Archive for John Candy

Doug Thompson – “GOODNIGHT, FROM BEAUTIFUL DOWNTOWN BURBANK.”

Posted in Opinion with tags , , , , , , , , , , , , on March 23, 2015 by segarini

Doug Thompson headshot                                                  

Every week we seem to be losing more and more of our show business icons.  Lesley Gore passed awhile back.  She was my first teenage crush.  I mentioned that to her the first time I interviewed her.  She let me down gently.

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Doug Thompson: “THE DAY THE MUSIC DIED”

Posted in Opinion with tags , , , , , , , , , , , , , , on October 8, 2014 by segarini

                                                                                 Doug Thompson headshot

The recent passing of Paul Revere of Paul Revere and Raiders is another in an extremely long line of musical celebrity deaths.  There have been much bigger names who died in the past few months – Joan Rivers and Robin Williams deaths reverberated around the globe – probably because they both brought so much laughter to the world.  I’m in the first wave of Baby Boomers, so Lauren Bacall’s death, though sad, didn’t resonate as much personally.  James Garner’s passing did.  I used to watch him faithfully every week on “Maverick” when I was growing up and later “The Rockford Files” was must-see TV for me.

But there are three deaths that occurred during the past couple of months that touched me in a way I hadn’t expected.

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Doug Thompson: “WE LOVE YOU BEATLES, OH YES WE DO. WE LOVE THE BEATLES AND WE’LL BE TRUE. WHEN YOU’RE NOT NEAR TO US, WE’RE BLUE. OH BEATLES WE LOVE YOU, YEAH, YEAH, YEAH, YEEEAAAAHHHH!”

Posted in Opinion with tags , , , , , , , , , on March 31, 2014 by segarini

Doug Thompson headshotThis month’s title comes from a 1964 medium-sized chart hit (it climbed to # 39 on Billboards’ Hot 100), “We Love You Beatles” by The Carefrees, a British female trio also known as The Vernons Girls (see the rest of that story below).  It was an adaptation of “We Love You Conrad” from the Broadway musical (and later movie), “Bye, Bye Birdie”.  It was one of many Beatle novelty songs that hit the airwaves and the record stores once Beatlemania firmly established itself in North America starting in February of ’64.  Quite a few of these novelty songs were played on the radio, even if their life was brief (this was near the end of the novelty record era), but most of them didn’t make even a dent on Billboard, Cashbox or Record World charts.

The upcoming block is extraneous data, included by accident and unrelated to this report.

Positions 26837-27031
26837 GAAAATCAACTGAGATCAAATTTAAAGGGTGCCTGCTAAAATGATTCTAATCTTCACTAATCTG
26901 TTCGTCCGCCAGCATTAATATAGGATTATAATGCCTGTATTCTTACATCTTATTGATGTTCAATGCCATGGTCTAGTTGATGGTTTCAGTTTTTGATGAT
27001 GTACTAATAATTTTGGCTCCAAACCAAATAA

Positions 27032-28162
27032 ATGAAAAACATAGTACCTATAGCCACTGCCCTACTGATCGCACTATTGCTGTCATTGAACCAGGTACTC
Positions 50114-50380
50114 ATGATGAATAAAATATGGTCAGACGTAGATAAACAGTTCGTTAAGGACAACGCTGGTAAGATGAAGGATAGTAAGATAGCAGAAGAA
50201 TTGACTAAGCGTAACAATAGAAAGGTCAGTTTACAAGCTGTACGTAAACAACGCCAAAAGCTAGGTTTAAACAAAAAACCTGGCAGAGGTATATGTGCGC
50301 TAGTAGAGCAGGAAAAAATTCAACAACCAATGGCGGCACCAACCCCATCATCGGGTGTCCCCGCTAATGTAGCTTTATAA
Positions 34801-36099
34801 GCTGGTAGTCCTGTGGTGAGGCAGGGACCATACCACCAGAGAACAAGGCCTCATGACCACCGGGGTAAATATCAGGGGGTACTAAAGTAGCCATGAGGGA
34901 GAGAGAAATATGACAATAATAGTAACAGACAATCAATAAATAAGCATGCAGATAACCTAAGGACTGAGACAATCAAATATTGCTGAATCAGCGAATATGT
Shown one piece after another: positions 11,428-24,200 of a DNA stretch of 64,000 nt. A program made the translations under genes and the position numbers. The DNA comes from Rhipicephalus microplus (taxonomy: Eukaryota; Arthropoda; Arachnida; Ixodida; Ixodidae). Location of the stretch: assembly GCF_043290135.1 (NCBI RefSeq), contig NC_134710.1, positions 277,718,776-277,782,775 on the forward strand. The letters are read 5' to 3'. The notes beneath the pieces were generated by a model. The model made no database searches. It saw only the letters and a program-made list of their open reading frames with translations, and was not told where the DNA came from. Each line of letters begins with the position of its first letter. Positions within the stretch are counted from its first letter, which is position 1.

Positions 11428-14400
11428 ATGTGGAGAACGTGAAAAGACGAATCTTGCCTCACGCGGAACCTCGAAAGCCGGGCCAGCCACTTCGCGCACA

Here’s a bit of background on a couple of them.

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Doug Thompson: WHAT, IS IT NEW YEARS ALREADY?

Posted in Opinion with tags , , , , , , , , , , , , , , , , , , , , , , , , , , , , , , , , , , , , , , , , , , , , , , , , , , , , , , , , , , , , , , on January 15, 2014 by segarini

Doug Thompson headshotJohn Lennon said it best in one of my all time favourite songs of his: “So this is Christmas and what have you done.  Another year over, a new one just begun.”  I do so wish that Lennon was still here to continue with his amazing talent.  But some self-centered asshole with a hand gun and a diseased brain (or a mind-controlled one, for all of you conspiracy buffs) silenced that legendary voice forever 33 years ago.

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Doug Thompson: CONFESSIONS OF A PROFESSIONAL ROCK AND ROLL INTERVIEWER MY ADVENTURES WITH MUPPETS, DARK CRYSTALS AND CANDY

Posted in Opinion with tags , , , , , , , , , , , , , on June 10, 2013 by segarini

Doug Thompson headshotFor much of my adult life, I’ve lived in the past.  At least professionally.  Writing and producing radio and television programs about events and people from the past – John Lennon being one.  Over the years, I’ve written and produced six separate multi hour radio specials on Lennon and created one television documentary for CBC Newsword, (as it was then called).

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DOUG THOMPSON: CONFESSIONS OF A PROFESSIONAL ROCK AND ROLL INTERVIEWER – ONE NIGHT WITH DAVID FOSTER MADE MY DAY.

Posted in Opinion with tags , , , , , , , , , , , , , , , , , , , , , , , , , on April 8, 2013 by segarini

Doug Thompson headshotOver the past 40 years, I’ve been fortunate to interview well over a thousand rock stars, pop stars, musicians, songwriters, session players, engineers and producers.  The stars usually have a pat answer (although not always), but I’ve always enjoyed interviewing behind-the-scenes people as they have the best stories and usually don’t get to tell them that often.

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Doug Thompson: Confessions of a Professional Rock and Roll Interviewer Continues – Bobby Curtola, Quincy Jones, and More

Posted in Opinion with tags , , , , , , , , , , on July 8, 2012 by segarini

I conducted my very first interview when I was 15 years old.  Before I continue, I think a little background is in order here.

I’d been interested in radio since I was 13, so for my 15th birthday in July, my parents bought me a tiny portable tape recorder.  They say size matters, but this recorder only took 3 inch reels, and that was more than enough for me.  It literally fit in my hand (no jokes please).  The interview subject was my 8 year old brother, who talked about his friends, school and what life might have in store for him when he grew up.  Sadly, I no longer have that tape or I would have blackmailed my brother years ago and retired to Kauai.

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